Now, if you are a gaming fan, the collaboration Microsoft has worked on with Ubisoft might be the best yet. The two companies are bringing Assassin's Creed's Pirates demo to the browser. Besides the technical ability of showcasing a demo like this in your browser without having to download the game, Microsoft and Ubisoft are showing how you can begin to rethink the browser as an entirely new platform, and not simply a content navigation tool.
Compared to the previous iterations of these Microsoft demonstrations of IE’s capabilities, this one seems to bridge new boundaries with the gaming community. While Cut the Rope certainly dabbles towards the gaming genre, Assassin’s Creed type games are squarely aimed at the hardcore gaming community. While it may be a bit of a stretch, it’s typically this same crowd that loves to say that “IE is only good for downloading other browsers”, so this could be an olive branch offering to help convince the crowd that IE no longer is the crappy browser because of the IE6 legacy.
jader3rd (2222716) writes ""Satoru Iwata's job is on the line. You can tell that it is, because he's been forced to say that he's hanging on to it." "But perhaps — to think the unthinkable — there is another famous figurehead at Nintendo who is holding the company back; a man regarded for decades as its most valuable asset. I'm talking about the legendary game designer, the creator of Mario, and general manager of the famed EAD development teams: Shigeru Miyamoto. Lately, he hasn't been doing his job so well."
"...consider this: every one of the brilliant games Nintendo released in 2013, it had made before in some form. 3D World might be a dazzling procession of little gameplay ideas, but big ideas have been noticeably absent from the company's output for years now — completely so on both 3DS and Wii U. Its slate is a catalogue of sequels and rehashes. Nintendo's last major new IP launch was Wii Sports, back in 2006."" top
jader3rd writes "Intrade, a popular Irish website that lets people bet on anything, has shutdown. In addition to be used by gamblers Intrade has been used by academics and pundits to track public sentiment. "... broad crowds have a lot of information and that markets are an effective way of aggregating that information,” says Justin Wolfers, “and they often turn out to be much better than experts.”" Link to Original Source top
jader3rd writes "Wired writes Your PC Just Crashed? Don’t Blame Microsoft "Chipmakers work hard to make sure their products are tested and working properly before they ship, but they don’t like to talk about the fact that it can be a struggle to keep the chips working accurately over time. Since the late 1970s, the industry has known that obscure hardware problems could cause bits to flip inside microprocessor transistors. As transistors have shrunk in size, it’s become even easier for stray particles to bash into them and flip their state. Industry insiders call this the “soft error” problem, and it’s something that’s going to become more pronounced as we move to smaller and smaller transistors where even a single particle can do much more damage."" Link to Original Source top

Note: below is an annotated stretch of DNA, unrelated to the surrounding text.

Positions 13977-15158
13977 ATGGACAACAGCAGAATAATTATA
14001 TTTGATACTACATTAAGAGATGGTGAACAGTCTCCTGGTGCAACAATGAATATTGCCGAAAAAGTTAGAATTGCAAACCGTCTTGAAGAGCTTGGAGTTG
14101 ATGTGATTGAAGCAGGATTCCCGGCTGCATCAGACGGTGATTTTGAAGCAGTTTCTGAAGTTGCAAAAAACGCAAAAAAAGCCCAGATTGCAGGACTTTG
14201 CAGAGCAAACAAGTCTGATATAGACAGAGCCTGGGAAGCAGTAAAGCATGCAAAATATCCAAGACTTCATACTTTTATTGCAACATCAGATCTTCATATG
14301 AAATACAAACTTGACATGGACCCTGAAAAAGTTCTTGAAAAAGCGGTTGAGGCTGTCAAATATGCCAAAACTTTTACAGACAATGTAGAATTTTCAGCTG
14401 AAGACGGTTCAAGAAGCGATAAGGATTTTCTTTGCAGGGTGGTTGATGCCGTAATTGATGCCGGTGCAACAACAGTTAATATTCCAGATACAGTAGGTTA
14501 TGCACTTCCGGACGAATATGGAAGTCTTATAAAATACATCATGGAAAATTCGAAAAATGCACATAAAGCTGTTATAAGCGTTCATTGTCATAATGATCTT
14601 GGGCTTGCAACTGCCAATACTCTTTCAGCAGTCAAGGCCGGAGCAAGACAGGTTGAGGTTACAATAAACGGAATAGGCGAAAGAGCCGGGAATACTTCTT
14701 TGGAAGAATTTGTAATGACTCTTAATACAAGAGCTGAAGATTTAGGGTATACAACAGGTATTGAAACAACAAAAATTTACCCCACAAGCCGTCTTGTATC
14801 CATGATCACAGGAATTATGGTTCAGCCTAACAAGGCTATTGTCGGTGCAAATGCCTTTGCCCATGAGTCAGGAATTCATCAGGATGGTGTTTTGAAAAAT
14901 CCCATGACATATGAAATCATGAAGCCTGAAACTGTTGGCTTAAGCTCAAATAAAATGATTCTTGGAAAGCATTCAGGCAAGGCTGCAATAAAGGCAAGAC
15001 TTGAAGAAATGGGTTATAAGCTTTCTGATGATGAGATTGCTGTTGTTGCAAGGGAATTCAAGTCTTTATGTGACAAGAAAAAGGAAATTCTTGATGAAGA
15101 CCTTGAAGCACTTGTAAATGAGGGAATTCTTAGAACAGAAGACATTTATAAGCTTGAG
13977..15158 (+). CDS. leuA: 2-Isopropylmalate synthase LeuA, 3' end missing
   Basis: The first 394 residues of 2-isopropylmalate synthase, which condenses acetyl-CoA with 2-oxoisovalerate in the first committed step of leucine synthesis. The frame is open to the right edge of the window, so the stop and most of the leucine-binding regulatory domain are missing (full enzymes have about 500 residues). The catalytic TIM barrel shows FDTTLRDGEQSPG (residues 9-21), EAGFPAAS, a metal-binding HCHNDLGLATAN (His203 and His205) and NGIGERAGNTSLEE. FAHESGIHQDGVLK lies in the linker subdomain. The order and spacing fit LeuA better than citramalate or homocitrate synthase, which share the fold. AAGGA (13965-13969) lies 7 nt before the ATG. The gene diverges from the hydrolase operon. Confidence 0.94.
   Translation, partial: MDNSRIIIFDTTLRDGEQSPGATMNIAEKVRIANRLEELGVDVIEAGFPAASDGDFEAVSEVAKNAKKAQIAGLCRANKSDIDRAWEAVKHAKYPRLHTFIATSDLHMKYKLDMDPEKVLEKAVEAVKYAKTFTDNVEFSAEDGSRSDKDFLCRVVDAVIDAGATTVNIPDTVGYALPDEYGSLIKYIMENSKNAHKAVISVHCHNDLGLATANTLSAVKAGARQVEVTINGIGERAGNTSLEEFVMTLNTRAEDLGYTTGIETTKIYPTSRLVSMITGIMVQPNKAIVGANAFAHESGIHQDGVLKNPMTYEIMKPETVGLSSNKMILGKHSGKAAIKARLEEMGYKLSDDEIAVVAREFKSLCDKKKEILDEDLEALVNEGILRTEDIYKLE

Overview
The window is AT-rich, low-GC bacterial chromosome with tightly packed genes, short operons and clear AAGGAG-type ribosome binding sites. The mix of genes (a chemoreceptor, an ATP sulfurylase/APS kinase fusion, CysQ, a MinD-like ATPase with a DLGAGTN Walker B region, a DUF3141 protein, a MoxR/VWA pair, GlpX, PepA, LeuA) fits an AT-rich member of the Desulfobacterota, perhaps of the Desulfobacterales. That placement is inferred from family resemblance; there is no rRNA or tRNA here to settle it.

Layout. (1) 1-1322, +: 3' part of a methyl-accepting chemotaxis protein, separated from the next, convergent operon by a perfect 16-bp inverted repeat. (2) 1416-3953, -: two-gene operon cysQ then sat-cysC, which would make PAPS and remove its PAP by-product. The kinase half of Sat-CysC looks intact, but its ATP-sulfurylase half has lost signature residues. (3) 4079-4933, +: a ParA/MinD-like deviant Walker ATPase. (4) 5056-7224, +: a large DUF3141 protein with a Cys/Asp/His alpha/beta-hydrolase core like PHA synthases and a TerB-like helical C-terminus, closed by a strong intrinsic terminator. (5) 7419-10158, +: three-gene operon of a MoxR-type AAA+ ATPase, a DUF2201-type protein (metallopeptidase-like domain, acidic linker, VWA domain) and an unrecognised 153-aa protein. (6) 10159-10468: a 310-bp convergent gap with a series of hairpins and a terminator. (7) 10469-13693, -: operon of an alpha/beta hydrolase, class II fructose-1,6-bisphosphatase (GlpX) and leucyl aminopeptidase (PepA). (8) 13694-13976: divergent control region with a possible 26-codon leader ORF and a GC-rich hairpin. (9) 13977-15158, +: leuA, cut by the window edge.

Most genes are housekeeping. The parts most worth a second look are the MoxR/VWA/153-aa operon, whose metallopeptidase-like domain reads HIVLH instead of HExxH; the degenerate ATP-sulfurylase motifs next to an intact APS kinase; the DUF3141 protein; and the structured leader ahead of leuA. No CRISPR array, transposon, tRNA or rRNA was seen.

jader3rd (2222716) writes "Lipitor was supposed to go off patent in March of 2010. That was extended to July of this year. Now it's Thursday, Dec. 1 — for real, this time. But what took so long?
In 2008 — three years before Lipitor was scheduled to go off patent — Pfizer made a deal with its generic challenger, the Indian company Ranbaxy. Deal was this: Pfizer would keep selling brand Lipitor for an extra five months, until December instead of July. Pfizer would essentially pay Ranbaxy to hold off. Telling them — 'don't be king just yet. We'll make it worth your while.'" Link to Original Source top
jader3rd writes "In March 2011 the Japanese tsunami released debris estimated to be in the millions of tons into the Pacific Ocean. University of Hawaii scientists have developed computer models that predict debris from the tsunami could potentially reach Hawaii by March 2012 and the U.S. West Coast by March 2013." Link to Original Source top
jader3rd (2222716) writes "By recruiting almost 400 volunteers to run an app on their phones that probes a carrier's networks, the team discovered, for example, that one of the four major U.S. carriers is slowing its network performance by up to 50 percent. They also found carrier policies that drained users' phone batteries at an accelerated rate, and security vulnerabilities that could leave devices open to complete takeover by hackers." Link to Original Source top